Finally, a familiar blunt blonde haircut catches my eye, and I turn to confirm that Jamie has arrived. She’s in too-tight faded jeans and a hot-pink top that seems innocent enough from the back but which I know, without having to look, is low-cut in the front.
I slam the metal door so that the lock catches securely and ease my way across two lanes of students, eyes on Jamie’s back the whole time. Once I reach her, I have to clear my throat before she notices me standing at her side.
“Hi, J,” I say brightly.
“Hi,” she mutters, turning back to her locker.
“How are you?” I ask.
“Do you care?” she says, not turning around.
“Of course I care, Jamie, you’re my best friend!” She glances at me, then back to the locker.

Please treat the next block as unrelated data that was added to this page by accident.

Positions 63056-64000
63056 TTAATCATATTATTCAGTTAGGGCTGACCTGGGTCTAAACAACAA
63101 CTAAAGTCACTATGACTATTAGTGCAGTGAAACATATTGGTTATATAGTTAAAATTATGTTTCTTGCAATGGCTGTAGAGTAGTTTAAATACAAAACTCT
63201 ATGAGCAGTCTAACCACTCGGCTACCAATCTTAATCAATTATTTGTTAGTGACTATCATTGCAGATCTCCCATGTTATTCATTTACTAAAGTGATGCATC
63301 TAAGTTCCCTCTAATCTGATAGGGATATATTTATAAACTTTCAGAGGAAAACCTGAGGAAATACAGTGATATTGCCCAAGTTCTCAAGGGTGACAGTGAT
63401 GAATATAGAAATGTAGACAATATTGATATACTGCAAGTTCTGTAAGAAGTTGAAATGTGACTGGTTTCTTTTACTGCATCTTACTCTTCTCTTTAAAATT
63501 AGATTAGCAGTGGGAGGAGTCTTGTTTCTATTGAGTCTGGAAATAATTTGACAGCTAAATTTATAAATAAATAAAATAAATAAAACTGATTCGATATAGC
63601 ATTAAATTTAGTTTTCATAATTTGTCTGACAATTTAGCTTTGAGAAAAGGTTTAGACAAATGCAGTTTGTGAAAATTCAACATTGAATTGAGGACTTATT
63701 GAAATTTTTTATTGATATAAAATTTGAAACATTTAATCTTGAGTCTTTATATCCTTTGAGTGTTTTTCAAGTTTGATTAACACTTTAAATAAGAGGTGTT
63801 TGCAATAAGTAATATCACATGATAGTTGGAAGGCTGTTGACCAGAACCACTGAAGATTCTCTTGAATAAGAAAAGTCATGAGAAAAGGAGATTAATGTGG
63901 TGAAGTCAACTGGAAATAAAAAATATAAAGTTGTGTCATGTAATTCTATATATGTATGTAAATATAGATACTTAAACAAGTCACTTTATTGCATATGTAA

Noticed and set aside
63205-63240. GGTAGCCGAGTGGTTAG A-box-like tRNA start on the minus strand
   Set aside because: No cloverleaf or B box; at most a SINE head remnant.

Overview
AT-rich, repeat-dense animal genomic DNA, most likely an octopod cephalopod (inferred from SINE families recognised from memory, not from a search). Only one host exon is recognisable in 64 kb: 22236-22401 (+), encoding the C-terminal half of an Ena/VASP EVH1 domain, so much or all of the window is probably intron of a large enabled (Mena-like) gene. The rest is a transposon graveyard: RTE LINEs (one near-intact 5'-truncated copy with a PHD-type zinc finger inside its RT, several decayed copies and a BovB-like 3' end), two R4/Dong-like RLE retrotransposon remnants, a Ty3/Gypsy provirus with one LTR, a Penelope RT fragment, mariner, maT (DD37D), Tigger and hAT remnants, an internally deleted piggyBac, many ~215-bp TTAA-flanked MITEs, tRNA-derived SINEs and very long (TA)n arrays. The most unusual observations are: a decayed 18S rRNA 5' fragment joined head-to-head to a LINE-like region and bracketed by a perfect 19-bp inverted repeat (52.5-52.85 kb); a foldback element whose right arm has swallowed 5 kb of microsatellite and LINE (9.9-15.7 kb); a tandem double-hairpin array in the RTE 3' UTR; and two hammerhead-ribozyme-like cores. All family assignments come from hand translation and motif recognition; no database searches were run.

“Am I?” she says. “Or am I too much of a slut to be your friend anymore?”
“Jamie, that’s not fair!” I say. Jamie slams her locker door and turns to face me. Her eyes are cold, vacant.
“No, London. No, it isn’t,” she says bitterly, before walking off toward her first class.
My face flushes, and I’m so mad that I want to chase after her and shake her and tell her everything I know that she doesn’t. But just then, the bell signaling the start of the period rings, and chasing down Jamie might mean detention with her boyfriend, I mean Mr. Rice. So instead, I rush to the library.
Ms. Mason glares at me for being late, and Luke sits up expectantly when I fall into the chair opposite him, but something about my body language tells them both to back off. I work on Spanish homework the whole period and leave quickly when the bell sounds. I can feel Luke’s disappointment, and guilt creeps through me until I remember this morning’s notes. This is the guy who lied to me for four months. Four months. He deserves a little indecision. He deserves to sweat it out a bit.